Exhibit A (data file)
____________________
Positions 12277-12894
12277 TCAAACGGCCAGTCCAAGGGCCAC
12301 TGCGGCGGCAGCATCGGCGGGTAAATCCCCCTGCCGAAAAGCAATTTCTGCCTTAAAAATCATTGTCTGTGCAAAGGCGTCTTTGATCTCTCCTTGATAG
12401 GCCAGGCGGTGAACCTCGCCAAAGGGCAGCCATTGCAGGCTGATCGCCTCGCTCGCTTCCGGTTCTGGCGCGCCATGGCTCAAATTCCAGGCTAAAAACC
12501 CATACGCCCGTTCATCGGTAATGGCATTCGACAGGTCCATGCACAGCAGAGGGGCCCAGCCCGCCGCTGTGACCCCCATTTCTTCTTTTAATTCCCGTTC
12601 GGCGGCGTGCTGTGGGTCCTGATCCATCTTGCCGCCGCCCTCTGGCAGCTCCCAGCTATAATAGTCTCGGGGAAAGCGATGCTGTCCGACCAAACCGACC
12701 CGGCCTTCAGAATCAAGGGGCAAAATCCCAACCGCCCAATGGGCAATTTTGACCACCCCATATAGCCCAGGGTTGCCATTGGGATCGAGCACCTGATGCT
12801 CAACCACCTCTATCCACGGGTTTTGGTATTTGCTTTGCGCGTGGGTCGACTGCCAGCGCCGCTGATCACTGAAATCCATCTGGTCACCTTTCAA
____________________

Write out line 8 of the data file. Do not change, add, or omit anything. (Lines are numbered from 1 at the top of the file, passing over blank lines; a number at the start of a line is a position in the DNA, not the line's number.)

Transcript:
12801 CAACCACCTCTATCCACGGGTTTTGGTATTTGCTTTGCGCGTGGGTCGACTGCCAGCGCCGCTGATCACTGAAATCCATCTGGTCACCTTTCAA